An online Summit? My first one. I’m talking about the Coalition to End Sexual Exploitation (CESE) Summit from July 18-28. Almost 20,000 attendees from countries all over the world. ‘Healthy or Harmful Dance: What Do the Experts Say?’ was featured daily during the conference. Here’s an example of what one speaker (that I didn’t know before the conference) messaged to me: Your video was freaking Ahhhmazing!!!
I had no idea that I would get so many opportunities to ‘meet’ others personally. Here are just a few:
- A USA attorney who wants to work on adult regulation for children in the dance industry; many interview requests
- A Canadian researcher & writer interested in exploring hypersexualized dance
- A podcast opportunity from Australia & Ireland
- Personal conversations in chat rooms(really)? That led to countless opportunities for contact information with major organizations. Still following up.
- Webinars with several organizations(ie Texas Governor’s office)
Then there were shared papers, research and sessions taught by caring experts. So good. So varied. So educational. So evidence-based. On Monday July 27, there was a live session with attorney Rachel Denhollander(USA gymnastics scandal), Mary Sharpe of Reward Foundation(adolescent brain), and Laila Mickelwait of Exodus Cry(Pornhub by mindgeek). All of them were excellent but I’d like to high-light what Rachel said. She challenged attendees to think about porn inductively:
- What is Porn teaching us to do? Why are we divorcing sex from personhood(humanity)? We dehumanize ourselves when we objectify someone as a means to an end. We want what we want without looking at the best interests of others. Whether it’s children’s dance or trafficking, the consent is manipulated and the victim is groomed.
- How should we think? The people committed to advocacy are driven by conviction. Porn is wrong; it dehumanizes humans. It turns them into objects. As advocates, that’s where hard conversations need to start. We have to reflect what our cultural decisions communicate. What is the bottom line: making money or valuing people? The enticement of the pornography industry puts a price check on our kids because it values money above their dignity as humans.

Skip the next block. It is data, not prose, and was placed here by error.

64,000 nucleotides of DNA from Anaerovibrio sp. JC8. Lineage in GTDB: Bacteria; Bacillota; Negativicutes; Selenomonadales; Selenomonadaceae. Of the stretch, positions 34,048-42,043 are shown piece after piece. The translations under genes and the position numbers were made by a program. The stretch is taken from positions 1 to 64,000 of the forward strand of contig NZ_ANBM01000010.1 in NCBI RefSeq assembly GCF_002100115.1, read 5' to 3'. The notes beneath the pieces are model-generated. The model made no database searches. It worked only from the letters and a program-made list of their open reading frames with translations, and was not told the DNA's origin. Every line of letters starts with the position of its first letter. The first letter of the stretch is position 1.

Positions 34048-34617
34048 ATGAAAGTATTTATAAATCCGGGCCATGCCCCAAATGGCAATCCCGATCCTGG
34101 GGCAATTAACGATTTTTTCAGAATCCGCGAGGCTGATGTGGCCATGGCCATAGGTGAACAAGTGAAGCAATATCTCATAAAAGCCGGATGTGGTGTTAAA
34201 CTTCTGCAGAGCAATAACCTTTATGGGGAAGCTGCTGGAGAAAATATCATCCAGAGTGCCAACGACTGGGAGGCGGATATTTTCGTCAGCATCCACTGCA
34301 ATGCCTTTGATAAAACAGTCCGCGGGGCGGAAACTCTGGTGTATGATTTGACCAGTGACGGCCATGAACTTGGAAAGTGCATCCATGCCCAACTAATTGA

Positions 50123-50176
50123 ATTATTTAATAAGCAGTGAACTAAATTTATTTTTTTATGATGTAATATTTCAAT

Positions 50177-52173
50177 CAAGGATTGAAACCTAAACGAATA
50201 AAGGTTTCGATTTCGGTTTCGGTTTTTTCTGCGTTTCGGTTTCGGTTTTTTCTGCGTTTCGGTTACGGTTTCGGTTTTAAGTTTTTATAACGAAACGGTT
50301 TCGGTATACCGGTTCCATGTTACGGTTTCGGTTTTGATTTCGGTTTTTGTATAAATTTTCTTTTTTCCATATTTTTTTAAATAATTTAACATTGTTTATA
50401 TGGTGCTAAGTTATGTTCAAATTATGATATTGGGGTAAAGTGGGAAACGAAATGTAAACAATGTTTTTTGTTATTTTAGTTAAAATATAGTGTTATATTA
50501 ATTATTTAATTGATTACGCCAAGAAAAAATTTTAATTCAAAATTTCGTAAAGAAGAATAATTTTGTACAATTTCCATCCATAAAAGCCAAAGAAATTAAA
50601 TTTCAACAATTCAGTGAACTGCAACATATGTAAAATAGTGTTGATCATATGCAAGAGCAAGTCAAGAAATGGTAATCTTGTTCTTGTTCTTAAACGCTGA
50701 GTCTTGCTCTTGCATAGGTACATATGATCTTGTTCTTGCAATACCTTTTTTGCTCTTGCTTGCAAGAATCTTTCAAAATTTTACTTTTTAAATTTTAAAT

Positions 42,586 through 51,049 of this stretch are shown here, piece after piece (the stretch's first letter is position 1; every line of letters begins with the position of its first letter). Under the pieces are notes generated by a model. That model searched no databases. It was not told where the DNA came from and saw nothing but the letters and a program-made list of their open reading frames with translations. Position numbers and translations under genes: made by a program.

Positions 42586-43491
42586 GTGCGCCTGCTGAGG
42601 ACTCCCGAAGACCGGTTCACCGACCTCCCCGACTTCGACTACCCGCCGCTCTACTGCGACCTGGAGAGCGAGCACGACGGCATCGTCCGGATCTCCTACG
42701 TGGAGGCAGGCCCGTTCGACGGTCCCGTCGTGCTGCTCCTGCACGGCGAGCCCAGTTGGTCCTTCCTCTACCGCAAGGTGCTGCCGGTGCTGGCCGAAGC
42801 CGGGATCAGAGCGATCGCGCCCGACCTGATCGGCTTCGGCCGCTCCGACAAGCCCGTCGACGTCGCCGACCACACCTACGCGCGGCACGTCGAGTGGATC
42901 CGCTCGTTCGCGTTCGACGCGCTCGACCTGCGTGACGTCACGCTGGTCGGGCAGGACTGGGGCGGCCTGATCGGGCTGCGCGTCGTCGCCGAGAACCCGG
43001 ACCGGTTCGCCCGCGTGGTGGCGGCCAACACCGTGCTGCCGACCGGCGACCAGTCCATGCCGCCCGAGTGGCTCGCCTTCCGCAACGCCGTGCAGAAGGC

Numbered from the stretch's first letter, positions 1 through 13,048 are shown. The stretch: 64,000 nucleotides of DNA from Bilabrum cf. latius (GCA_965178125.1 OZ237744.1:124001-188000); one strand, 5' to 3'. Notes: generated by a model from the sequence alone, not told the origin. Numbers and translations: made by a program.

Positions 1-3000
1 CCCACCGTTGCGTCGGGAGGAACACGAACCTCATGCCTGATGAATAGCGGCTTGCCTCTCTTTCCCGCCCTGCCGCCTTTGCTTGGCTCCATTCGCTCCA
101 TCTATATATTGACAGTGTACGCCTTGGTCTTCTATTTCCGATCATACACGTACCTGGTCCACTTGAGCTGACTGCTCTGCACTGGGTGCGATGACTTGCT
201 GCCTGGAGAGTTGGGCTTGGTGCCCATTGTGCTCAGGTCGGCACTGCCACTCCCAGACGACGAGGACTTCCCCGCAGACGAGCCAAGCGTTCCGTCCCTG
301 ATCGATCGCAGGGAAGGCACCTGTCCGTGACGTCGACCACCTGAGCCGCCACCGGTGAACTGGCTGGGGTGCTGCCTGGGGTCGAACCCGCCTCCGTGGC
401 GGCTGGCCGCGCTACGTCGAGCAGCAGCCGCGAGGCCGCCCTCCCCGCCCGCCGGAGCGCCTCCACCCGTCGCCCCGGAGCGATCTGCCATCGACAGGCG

- What is shaping our beliefs on this issue? The porn media industry has fed the public lies designed to create doubt that porn has negative outcomes. And we have believed their propaganda. They have convinced us that sexual exploitation is harmless and normal, and of course, there’s nothing wrong with making a little money, right? So what’s the big deal? The big deal is that sexual abuse, sexual grooming, and sexual assault set up a context for cultural trauma. Porn commodifies humans.
- 90% of kids have seen porn
- 20% kids use porn
- 70% men see porn once a week
- 20% of women understand that sexual violence is expected.
- How do I change the culture? We are the culture. We can teach others and change how they think. We should insist on age verification for porn users and increased legislation motivated by the research behind the incredible value of a loving relationship versus the horrific outcomes for children that are introduced to porn and hypersexualization. As adults, we need to step up to the plate and protect children.